Wednesday, May 02, 2012

Vote for Comment of the Week

Last week until August. 

Comment #1: a new comment on your post "Video Pick: A New Way to Think About Creativity":
What a beautiful way to think about creativity. Creative work is particularly difficult and trying to the artist largely because the artist is required to put so much of himself into the work. Their art is then judged in a very subjective way by a large audience. If the work is unsatisfactory to the audience there is no one to blame but the artist. In other fields of work, there are many other factors to be blamed in the case of failure. If a student flunks out of school, it is blamed more on the student and their family than the teacher. If a new computer product fails, it is the company that is forced to shoulder the blame, not any of the individuals who developed it. When an artist produces a piece of work that is a wild success, they alone are given all of the praise and they are regarded as a genius by society. This is an expectation that no one can live up to. Take a look at JK Rowling’s success with the Harry Potter books. Now, no matter what she publishes, it will be compared to one of the most successful book series ever. It’s difficult to not fall short when the expectation is so high. I really like Elizabeth Gilbert’s suggestion that genius is not an internal thing that some artists possess, rather it is an external being that every so often decides to grace a human with a brief period of genius. I think this would help all creative people live happier lives, knowing that some aspects of their work are out of their control.
Comment #2: a new comment on your post "One Hundred and Twenty Seconds":
While I do agree broadly with what this author has to say, his list is completely compiled of plays only theater people are going to know, if even that. I think that this desire to have more diversity is a good impulse but I think that it can be misguided. Just wanting to have diversity for diversities sake is counter productive it will just mean that once the craze of being diverse is over none of the plays will stick. No one will feel they are meaningful or important to produce just that they were good to do to save face. This does not mean that there should not be diversity within seasons, people should strive to look for plays that are written from different perspectives because that will tell better stories to a broader audience. Companies should try to include everyone in the dialog that they are putting out into the world. And one would hope that what they are trying to say is broad enough to reach everyone.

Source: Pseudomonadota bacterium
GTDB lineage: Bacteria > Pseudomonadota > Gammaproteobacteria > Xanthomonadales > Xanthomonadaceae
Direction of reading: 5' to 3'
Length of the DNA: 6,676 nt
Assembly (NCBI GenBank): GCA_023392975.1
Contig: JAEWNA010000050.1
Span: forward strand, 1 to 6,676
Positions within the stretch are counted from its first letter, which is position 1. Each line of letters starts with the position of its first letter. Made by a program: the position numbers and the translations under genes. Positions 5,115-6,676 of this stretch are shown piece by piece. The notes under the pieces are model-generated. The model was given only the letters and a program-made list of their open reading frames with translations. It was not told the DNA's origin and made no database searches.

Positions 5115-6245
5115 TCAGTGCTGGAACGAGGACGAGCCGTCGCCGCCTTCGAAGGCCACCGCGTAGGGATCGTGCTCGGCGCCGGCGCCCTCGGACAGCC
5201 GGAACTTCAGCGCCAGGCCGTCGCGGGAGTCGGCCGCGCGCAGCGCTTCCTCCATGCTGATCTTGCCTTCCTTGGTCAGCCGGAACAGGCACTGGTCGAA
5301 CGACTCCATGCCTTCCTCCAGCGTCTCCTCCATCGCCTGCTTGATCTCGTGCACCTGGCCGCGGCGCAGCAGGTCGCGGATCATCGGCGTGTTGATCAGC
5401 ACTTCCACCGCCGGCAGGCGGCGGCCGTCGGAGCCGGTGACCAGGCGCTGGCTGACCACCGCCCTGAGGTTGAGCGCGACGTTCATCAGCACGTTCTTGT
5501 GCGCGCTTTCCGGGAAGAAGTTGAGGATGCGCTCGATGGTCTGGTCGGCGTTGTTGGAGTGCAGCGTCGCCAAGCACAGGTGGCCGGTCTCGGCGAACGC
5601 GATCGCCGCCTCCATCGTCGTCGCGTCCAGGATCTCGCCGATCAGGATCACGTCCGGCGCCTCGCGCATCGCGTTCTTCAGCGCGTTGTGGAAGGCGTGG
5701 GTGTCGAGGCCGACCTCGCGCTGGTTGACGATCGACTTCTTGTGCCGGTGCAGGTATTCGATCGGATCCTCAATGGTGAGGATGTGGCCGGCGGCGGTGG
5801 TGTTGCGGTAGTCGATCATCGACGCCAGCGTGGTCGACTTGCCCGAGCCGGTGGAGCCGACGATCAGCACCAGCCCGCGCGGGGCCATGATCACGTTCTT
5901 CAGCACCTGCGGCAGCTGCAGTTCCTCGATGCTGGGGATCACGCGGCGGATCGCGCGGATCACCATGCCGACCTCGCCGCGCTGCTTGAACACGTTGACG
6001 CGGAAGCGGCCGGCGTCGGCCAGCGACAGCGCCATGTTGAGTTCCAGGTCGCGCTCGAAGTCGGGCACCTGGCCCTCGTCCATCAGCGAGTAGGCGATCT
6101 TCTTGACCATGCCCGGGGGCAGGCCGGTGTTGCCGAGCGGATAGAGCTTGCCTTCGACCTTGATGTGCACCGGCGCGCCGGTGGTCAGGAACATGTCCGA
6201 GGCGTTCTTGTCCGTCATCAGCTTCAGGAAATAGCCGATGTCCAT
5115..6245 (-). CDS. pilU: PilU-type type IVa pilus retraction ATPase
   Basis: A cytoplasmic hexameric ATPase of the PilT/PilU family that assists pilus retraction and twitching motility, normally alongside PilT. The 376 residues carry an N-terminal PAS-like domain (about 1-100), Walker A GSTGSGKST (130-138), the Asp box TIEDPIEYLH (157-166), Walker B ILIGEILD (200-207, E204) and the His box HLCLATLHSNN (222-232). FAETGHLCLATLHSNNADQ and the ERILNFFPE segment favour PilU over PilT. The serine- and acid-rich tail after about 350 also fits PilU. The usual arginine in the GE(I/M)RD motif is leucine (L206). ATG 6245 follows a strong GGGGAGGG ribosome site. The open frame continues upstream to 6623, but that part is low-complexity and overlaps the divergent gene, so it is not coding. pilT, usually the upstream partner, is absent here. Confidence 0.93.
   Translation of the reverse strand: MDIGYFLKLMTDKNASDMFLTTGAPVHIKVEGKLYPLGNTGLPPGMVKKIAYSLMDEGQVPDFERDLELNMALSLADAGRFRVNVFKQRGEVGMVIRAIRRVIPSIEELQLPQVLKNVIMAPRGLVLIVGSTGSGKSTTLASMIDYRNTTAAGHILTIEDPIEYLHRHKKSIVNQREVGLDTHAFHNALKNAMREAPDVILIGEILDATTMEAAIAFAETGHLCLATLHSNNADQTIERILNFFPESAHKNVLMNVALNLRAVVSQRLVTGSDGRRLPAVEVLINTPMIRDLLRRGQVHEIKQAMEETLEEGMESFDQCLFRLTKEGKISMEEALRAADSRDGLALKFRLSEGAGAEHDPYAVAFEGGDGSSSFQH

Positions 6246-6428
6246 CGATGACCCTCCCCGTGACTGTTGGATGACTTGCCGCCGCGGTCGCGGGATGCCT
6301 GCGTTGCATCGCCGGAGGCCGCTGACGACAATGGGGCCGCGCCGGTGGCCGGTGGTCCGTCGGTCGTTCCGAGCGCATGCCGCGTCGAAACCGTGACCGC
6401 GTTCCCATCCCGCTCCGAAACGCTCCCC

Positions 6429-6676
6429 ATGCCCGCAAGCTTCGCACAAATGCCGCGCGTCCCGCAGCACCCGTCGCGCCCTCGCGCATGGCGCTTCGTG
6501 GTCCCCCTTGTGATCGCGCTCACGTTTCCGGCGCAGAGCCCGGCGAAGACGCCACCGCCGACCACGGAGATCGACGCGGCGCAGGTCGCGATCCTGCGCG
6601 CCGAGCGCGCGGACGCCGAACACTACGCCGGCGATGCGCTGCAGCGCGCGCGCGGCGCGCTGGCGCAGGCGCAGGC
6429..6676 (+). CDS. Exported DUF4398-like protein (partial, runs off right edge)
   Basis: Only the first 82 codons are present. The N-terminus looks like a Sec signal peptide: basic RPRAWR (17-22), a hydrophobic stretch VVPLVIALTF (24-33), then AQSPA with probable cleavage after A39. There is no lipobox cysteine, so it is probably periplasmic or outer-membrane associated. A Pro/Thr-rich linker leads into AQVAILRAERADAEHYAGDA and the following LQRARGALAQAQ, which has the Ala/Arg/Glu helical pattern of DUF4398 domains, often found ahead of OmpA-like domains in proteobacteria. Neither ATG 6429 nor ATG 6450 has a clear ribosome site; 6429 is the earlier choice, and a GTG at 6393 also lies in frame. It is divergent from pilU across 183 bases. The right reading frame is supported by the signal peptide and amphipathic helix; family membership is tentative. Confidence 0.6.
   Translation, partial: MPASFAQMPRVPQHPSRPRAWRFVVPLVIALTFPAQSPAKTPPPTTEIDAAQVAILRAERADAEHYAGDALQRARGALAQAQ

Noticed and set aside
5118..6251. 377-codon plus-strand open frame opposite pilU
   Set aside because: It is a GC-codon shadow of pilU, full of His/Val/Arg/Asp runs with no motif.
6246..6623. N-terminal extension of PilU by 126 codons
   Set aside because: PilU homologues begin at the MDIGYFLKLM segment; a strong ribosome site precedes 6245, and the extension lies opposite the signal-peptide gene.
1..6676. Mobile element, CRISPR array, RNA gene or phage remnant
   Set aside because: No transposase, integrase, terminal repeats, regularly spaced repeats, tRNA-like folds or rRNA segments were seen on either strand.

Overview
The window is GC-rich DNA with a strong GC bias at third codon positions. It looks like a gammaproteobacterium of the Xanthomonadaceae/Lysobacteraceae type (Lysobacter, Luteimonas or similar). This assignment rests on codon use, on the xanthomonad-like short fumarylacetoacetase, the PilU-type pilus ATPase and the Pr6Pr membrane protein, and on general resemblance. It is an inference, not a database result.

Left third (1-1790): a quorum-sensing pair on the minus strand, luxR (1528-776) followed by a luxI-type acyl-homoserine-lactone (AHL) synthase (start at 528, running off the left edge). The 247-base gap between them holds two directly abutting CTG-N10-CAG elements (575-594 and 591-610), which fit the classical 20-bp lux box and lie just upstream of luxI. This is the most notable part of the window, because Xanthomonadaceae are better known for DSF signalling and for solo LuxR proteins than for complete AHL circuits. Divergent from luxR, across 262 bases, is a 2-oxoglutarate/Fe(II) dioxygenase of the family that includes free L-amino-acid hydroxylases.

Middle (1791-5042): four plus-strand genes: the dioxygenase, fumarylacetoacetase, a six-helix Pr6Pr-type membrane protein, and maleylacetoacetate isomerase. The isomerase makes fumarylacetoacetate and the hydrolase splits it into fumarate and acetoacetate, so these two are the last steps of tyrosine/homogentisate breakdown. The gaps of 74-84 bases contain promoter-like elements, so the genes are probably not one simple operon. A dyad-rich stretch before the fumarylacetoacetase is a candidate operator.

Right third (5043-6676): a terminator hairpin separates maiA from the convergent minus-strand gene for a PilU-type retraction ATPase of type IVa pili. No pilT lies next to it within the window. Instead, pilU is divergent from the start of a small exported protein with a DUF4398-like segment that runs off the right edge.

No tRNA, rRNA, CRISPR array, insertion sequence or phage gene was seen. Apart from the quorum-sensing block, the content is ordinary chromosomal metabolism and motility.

Comment #3: a new comment on your post "Visual effects artists aim to create better work e...":
Amen Zoe! Her "zombie walks" remind me much of the runs around Purnell we take when pulling all nighters. Every hour, when the numbers are the same (1:11, 2:22, 3:33, 4:44, 5:55) we take a lap around the 3rd floor of Purnell in order to wake ourselves up. It works every time. I agree that there is absolutely no reason for people who slave so hard over special effects to have to do their work in a bad environment. I can't understand why anyone would treat the people that will most likely make their movie a hit like dirt.
Comment #4: a new comment on your post "Pyrotopia hopes to blaze trail for eastern fire-ar...":
Apparently no one else cares about this, but I'm going to post a follow up comment anyway. Pyrotopia was awesome. There was a variety of fire art, a really funny announcer, and a great overall atmosphere. The thing that impressed me the most was a musical-fire setup some genius designed. There was a square of four big flames on 7 foot...sticks...forgive me, I don't know pyro terms, and the 'player' stood inside the square, and hit pads that resembled the pads on an electric drumset. Each pad corresponded to a flame, and when pressed, the flame would go BOOM and become 8ft tall for a second and make a sweet sound. So the player pounds out a pattern...and then the machine repeated the pattern by itself, kind of like the programmable water fountain at phipps. I thought this was a really creative art piece that mixed fire with electrical looping equipment (again, don't know terms) and seemed pretty musical as well.
Comment #5: a new comment on your post "Artist Payments at Nonprofits, By the Numbers":
This is a wonderful argument. “Art is important”. A lot of most people will agree with that. “I am willing to pay out of my own pocket to support an artist.” Now that list becomes much shorter. I am curious about the patronage of arts. For many years it was the monarchy, the church or both. The state has produced some very substantial art. (19th century Russia being fine example) American artist are more the pay as you go kind of scheme, though we have created many great artist, they are often from poor up bringings. I am bewildered and the dichotomy of art and entertainment in our American society. People will pay cash money to see the pirates lose or Nickelback rock through their Wednesday night set but the true artists in Pittsburgh are indicative of the artist in NYC. “Starving”. I have yet to reach a suitable conclusion to this matter.

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